The language of EDtech researchJanuary 24, 2017January 25, 2017Gill Brabner

Edtech researcher and academic, Neil Selwyn,  lays down the gauntlet: research in education and technology is generally not all it could be:

“[it] has grown into a notoriously sloppy area of scholarship – brimming over with lazily executed ‘investigations’ and standalone case studies, while also tolerating some highly questionable thinking. Yet, rather than give up on the topic altogether, now is surely the time for marshalling a far smarter and far sharper academic approach towards educational media and technology.”

Well that seems clear enough! And I certainly agree that there are too many standalone case studies in the literature.  The academic literature on leadership is also guilty of the standalone case study.

But my attention was grabbed by the first of his “ten suggestions for improving academic research in education and technology” which is have nothing to sell. That seems entirely appropriate, doesn’t it?  Research should be objective, period. By the way, how many people did watch the President’s inauguration?  Belief and knowledge, as “different states of being” (Eisner 1992) have been in sharp focus over the past few days, over the pond.  “Objectivity is one of the most cherished ideals of the educational research community” (Eisner 1992).  But if to be objective means eliminating bias then we are diving into somewhat murky waters. Selwyn might not be selling “stuff” but is he selling ideas?  He is certainly seeking to influence.  And his reach is considerable.  For example this evening his 2009 article The digital native: myth and reality is being debated online at the University of Nottingham, as part of their monthly ‘Everybody’s reading’ initiative. And in his recent talk Academic work in the digital age (2016) he berates the HE sector for the “digital hollowing-out” of academic teaching, publishing, administration. This paper seeks to influence policy makers at the highest level, whilst gathering support from digitally exhausted academic colleagues.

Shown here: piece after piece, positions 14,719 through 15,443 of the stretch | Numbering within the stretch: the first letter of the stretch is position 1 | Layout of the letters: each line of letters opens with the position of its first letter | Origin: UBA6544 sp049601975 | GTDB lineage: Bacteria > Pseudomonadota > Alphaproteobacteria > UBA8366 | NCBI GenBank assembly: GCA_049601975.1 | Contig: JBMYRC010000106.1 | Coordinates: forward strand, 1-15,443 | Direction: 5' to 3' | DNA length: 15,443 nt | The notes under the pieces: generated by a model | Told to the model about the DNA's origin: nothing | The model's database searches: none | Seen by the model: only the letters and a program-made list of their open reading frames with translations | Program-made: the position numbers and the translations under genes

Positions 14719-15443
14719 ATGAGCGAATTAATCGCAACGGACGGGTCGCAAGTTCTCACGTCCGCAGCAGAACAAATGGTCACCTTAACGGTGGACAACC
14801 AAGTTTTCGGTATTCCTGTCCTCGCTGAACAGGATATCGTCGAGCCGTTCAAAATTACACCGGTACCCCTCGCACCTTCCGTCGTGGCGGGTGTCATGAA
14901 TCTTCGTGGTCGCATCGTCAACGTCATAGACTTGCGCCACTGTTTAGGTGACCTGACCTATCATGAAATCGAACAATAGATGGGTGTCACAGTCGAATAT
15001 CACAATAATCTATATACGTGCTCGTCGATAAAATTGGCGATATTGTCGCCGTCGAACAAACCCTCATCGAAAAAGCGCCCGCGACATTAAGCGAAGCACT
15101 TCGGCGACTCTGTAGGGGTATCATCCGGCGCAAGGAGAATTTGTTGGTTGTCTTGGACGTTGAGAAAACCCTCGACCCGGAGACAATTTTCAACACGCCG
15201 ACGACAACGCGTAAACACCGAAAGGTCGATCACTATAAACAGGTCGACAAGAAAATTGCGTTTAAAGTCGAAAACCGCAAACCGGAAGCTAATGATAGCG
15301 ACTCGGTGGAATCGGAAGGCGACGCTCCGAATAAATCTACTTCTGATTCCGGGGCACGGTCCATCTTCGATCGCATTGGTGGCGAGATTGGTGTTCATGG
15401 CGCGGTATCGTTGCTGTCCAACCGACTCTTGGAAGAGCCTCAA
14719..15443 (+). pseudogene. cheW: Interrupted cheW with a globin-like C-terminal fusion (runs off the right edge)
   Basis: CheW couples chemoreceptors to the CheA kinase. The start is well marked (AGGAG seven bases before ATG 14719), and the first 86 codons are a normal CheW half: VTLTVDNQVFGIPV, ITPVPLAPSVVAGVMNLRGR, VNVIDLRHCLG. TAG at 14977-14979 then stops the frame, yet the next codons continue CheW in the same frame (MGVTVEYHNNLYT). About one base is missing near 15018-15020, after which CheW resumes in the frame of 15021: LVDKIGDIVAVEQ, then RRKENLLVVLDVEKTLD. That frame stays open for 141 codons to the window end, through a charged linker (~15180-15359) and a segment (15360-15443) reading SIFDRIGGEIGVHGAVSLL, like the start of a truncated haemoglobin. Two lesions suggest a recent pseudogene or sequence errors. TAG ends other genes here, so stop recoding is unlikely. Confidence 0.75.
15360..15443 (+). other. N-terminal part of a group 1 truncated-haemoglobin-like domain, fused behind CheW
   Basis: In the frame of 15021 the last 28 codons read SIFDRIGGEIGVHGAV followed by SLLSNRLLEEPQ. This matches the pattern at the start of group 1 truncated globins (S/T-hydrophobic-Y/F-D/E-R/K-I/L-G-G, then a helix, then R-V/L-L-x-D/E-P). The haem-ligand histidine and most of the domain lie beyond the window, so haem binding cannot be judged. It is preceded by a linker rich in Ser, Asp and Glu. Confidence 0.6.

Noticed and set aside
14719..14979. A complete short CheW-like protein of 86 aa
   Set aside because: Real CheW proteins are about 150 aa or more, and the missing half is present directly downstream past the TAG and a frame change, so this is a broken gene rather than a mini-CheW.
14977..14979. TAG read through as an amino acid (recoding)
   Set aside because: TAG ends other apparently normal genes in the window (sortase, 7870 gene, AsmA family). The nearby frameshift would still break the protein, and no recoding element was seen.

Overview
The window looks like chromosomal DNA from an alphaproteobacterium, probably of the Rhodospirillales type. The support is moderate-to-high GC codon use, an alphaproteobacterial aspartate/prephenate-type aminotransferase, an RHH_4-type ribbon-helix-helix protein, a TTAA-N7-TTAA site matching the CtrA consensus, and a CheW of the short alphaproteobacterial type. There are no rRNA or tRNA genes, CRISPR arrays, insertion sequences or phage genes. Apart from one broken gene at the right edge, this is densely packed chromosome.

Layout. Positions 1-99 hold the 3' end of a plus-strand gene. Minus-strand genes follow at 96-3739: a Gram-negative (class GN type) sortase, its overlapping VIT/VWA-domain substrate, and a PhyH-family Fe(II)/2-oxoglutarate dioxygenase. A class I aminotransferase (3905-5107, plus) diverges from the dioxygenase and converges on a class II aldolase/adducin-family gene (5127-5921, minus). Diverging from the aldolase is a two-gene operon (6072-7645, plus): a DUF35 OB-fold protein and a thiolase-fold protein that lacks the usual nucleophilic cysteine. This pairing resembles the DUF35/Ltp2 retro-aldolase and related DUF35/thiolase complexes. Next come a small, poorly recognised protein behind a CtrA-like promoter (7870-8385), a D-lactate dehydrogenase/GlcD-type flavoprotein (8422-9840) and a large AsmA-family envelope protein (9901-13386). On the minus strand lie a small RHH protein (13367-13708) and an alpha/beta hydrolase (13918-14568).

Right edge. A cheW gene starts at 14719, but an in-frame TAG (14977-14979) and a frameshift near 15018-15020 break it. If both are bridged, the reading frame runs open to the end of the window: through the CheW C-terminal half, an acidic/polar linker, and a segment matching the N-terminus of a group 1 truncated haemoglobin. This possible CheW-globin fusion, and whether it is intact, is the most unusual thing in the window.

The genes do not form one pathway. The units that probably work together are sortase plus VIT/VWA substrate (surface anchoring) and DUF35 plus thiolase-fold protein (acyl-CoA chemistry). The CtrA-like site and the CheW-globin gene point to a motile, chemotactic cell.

Of course it could be argued that have nothing to sell is simply aimed at the tech companies and entrepreneurs and a reminder to researchers to declare their own interests and their funders.  But in my view Selwyn’s use of language alerts us to his own bias.  He describes the business end of edtech as “full of ‘hucksters,’ evangelists, consultants and visionaries who are keen to tout their personal interpretations of what technology can ‘do’ for education.” I have to admit to reacting strongly to such negative overtones and implicit judgement.  There are further clues in the conclusion where Selwyn hopes that he has not offended anyone and suggests that his ideas are not actually “contentious or controversial.” If he believes and knows – why back off from nailing his argument?

Finally, it’s important to address my own bias here!  This is a business blog page after all.

Eisner, E (1992). Objectivity in Educational Research